Gun Street Girl (Duffy #4) was shortlisted for the 2016 Edgar Award, the 2015 Ned Kelly Award, The 2016 Anthony Award and was picked as one of the best books of 2015 by The Boston Globe and by The Irish Times.
Sean Duffy #5, Rain Dogs, was a Boston Globe best novel of 2016 and it was shortlisted for the Theakston Old Peculier Crime Novel of the Year Award 2016, the CWA Ian Fleming Steel Dagger Award 2016 and the 2016 Ned Kelly Award.
"If Raymond Chandler had grown up in Northern Ireland he would have written The Cold Cold Ground."
"Hardboiled charm, evocative dialogue, an acute sense of place and a sardonic sense of humour make McKinty one of our greatest crime fiction writers."
"A literary thriller that is as concerned with exploring the poisonously claustrophobic demi-monde of Northern Ireland during the Troubles, and the self-sabotaging contradictions of its place and time, as it is with providing the genre’s conventional thrills and spills. The result is a masterpiece of Troubles crime fiction: had David Peace, Eoin McNamee and Brian Moore sat down to brew up the great Troubles novel, they would have been very pleased indeed to have written The Cold Cold Ground."
---The Irish Times
"McKinty is a gifted man with poetry coursing through his veins and thrilling writing dripping from his fingertips."
---The Sunday Independent
"Adrian McKinty is fast gaining a reputation as the finest of the new generation of Irish crime writers, and it's easy to see why on the evidence of The Cold Cold Ground."
---The Glasgow Herald
"McKinty is a storyteller with the kind of style and panache that blur the line between genre and mainstream."
"McKinty's literate expertly crafted crime novel confirms his place as one of his generation's leading talents."
"McKinty crackles with raw talent. His dialogue is superb, his characters rich and his plotting tight and seemless. He writes with a wonderful and wonderfully humorous flair for language raising his work above most crime genre offerings and bumping it right up against literature."
---The San Francisco Chronicle
"The first of McKinty's Forsythe novels, "Dead I Well May Be," was intense, focused and entirely brilliant. This one is looser-limbed, funnier...so, I imagine, is the middle book, "The Dead Yard," which I haven't read but which Publishers Weekly included on its list of the 12 best novels of 2006, along with works by Peter Abrahams, Richard Ford, Cormac McCarthy and George Pelecanos."
---The Washington Post
"McKinty, who grew up in Northern Ireland, has an ear for language and a taste for violence, and he serves up a terrifically gory, swiftly paced thriller."
---The Miami Herald
"There's nothing like an Irish tough guy. And we're not talking about Gentleman Gerry Cooney here. No, we mean the new breed of bare-knuckle Irish writers like Adrian McKinty, Ken Bruen and John Connolly who are bringing fresh life to the crime fiction genre."
---The Philadelphia Inquirer
"McKinty's writing is dark and witty with gritty realism, spot on dialogue, and fascinating characters."
---The Chicago Sun-Times
"If you like your noir staples such as beautiful women, betrayal, murder, mixed with a heavy dose of blood, crunched bones, body parts flying around served up with some throwaway humour, you need look no further, McKinty delivers all of this with the added bonus that the writing is pitch perfect."
---The Barcelona Review
"I really enjoyed combination of toughness and a striking literary style."
"This is a terrific read. McKinty gives us a strong non stop story with attractive characters and fine writing."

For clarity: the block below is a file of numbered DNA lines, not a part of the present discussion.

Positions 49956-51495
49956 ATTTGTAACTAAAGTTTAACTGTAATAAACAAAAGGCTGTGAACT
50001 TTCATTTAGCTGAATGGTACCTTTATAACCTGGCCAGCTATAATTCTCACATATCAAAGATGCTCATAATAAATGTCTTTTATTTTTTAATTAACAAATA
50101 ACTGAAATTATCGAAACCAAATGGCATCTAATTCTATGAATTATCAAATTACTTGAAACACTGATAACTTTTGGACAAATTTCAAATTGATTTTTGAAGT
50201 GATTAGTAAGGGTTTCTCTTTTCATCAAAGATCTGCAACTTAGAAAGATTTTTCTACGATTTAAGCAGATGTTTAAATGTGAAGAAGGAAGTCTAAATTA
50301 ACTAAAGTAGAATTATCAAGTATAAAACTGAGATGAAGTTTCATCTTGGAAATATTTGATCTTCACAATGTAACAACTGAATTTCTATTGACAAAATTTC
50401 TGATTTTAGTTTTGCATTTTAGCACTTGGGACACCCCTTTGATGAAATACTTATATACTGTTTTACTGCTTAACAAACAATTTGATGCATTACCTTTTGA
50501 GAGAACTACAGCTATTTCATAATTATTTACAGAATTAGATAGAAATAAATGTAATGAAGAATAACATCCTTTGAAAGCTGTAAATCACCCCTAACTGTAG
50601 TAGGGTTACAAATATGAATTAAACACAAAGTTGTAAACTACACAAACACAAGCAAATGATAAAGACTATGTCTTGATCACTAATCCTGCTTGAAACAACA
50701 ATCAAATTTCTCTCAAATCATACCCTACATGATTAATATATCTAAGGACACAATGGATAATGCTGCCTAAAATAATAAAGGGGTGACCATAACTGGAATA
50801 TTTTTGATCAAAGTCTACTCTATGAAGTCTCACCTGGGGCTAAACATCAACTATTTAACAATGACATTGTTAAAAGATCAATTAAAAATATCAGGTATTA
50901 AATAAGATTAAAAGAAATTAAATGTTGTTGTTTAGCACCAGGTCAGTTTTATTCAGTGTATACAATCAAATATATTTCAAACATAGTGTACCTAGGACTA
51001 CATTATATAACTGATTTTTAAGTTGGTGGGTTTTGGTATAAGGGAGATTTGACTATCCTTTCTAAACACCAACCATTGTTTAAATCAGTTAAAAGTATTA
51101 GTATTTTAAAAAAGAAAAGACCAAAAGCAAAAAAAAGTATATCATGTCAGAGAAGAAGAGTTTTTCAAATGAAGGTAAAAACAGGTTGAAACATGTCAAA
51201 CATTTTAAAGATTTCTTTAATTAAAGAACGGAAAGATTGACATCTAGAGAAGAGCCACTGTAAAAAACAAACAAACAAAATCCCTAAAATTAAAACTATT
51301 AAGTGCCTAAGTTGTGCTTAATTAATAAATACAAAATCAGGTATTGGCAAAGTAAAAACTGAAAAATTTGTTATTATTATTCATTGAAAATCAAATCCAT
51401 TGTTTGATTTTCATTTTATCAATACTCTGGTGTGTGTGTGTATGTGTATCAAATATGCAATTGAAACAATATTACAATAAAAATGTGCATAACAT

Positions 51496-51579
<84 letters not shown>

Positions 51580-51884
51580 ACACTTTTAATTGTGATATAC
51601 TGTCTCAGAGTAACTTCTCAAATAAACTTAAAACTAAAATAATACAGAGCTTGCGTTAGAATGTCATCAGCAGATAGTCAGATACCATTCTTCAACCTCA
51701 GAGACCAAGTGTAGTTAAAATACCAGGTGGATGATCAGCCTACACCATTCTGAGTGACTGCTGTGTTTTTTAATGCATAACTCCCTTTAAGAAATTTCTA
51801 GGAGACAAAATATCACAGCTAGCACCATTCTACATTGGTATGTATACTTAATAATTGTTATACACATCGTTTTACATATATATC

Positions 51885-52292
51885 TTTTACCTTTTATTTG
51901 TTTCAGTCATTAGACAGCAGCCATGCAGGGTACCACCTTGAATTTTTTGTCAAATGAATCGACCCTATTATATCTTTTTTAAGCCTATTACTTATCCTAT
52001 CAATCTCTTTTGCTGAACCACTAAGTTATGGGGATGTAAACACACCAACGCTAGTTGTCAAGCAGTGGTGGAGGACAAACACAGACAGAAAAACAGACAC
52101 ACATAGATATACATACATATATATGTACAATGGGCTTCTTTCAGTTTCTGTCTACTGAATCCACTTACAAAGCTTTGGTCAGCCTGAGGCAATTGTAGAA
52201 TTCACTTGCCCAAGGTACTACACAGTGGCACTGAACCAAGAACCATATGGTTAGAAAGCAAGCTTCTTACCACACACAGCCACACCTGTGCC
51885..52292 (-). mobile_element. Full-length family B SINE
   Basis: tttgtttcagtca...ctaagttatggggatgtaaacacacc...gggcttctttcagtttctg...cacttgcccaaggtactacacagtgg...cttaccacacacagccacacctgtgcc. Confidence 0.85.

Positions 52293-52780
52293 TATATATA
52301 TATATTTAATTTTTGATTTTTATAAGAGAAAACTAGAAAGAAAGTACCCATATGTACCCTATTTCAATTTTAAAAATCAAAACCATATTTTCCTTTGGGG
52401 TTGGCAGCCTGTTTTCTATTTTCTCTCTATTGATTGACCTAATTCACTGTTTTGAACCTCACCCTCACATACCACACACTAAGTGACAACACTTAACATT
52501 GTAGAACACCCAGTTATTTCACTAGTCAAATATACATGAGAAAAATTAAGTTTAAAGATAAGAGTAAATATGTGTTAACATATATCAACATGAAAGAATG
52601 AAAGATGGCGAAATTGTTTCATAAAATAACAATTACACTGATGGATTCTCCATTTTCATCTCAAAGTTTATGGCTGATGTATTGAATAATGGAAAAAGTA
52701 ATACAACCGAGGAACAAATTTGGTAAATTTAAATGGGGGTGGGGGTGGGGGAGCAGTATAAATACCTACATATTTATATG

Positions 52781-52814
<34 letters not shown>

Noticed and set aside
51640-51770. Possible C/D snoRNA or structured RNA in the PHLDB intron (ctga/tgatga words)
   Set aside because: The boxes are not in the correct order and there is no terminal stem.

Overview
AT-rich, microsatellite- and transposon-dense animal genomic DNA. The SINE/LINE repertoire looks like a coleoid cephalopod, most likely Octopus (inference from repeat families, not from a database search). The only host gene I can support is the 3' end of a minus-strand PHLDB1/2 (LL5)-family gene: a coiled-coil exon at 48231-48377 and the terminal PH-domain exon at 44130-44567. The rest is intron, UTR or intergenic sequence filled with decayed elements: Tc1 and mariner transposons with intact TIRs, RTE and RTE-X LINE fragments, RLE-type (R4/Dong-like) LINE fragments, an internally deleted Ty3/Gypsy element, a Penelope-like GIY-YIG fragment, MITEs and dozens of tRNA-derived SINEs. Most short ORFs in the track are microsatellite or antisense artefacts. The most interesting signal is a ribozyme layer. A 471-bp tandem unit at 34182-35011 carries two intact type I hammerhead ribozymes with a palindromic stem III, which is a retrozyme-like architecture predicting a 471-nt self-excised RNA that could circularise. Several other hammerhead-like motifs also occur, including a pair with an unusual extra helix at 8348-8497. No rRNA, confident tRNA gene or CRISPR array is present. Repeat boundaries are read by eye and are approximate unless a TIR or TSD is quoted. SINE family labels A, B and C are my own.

---The Morning Star
"[McKinty] draws us close and relates a fantastic tale of murder and revenge in low, wry tones, as if from the next barstool...he drops out of conversational mode to throw in a few breathtaking fever-dream sequences for flavor. And then he springs an ending so right and satisfying it leaves us numb with delight and ready to pop for another round. Start the cliche machine: This is a profoundly satisfying book from a major new talent and one of the best crime fiction debuts of the year."
"The story is soaked in the holy trinity of the noir thriller: betrayal, money and murder, but seen through with a panache and political awareness that give McKinty a keen edge over his rivals."
---The Big Issue
"A darkly humorous cross between a hard-boiled mystery and a Beat novel."
---The St. Louis Post-Dispatch
"A roller coaster of highs and lows, light humour and dark deeds, the powerful undercurrent of McKinty's talent will swiftly drag you away. Let's hope the author does not slow down anytime soon."
---The Irish Examiner
"A virtual carnival of slaughter."
---The Wall Street Journal
"McKinty has once again harnassed the power of poetry, violence, lust and revenge to forge another terrific novel."
---The Irish Post
"A pacey, violent caper in which McKinty vividly portrays [Belfast's] sleazy, still-menacing underbelly."
---The Sunday Times
"McKinty writes with the soul of a poet; his prose dances off the pages with Old World grace and haunting intensity. It's crime fiction on the level of Michael Connolly with the conviction of James Hall."
---The Jackson Clarion-Ledger
"The Bloomsday Dead is the explosive final installment in a trilogy of kinetic thrillers."
---The New York Times
"McKinty's Dead Trilogy has been praised by critics, who call it "intense," "masterful" and "loaded with action." If your reading pleasure leans toward thrillers offering suspense, close calls, wry wit, sharp dialogue, local color and sudden mayhem, you wont do better."
---The Sacramento Bee
"Le Fleuve caché d'Adrian McKinty impressionne par la richesse et la diversité de son ton et de son écriture, passant avec aisance du lyrisme ample de la nostalgie de l'amour perdu au rythme saccadé du narrateur sous l'emprise de l'héroïne. Ce livre rare et maîtrisé est une réussite bien digne de la Série noire."
"McKinty - that guy is a friggin genius."
"McKinty is a cross between Mickey Spillane and Damon Runyan, the toughest, the best."
"Adrian McKinty is one of the great new crime writers emerging from Ireland."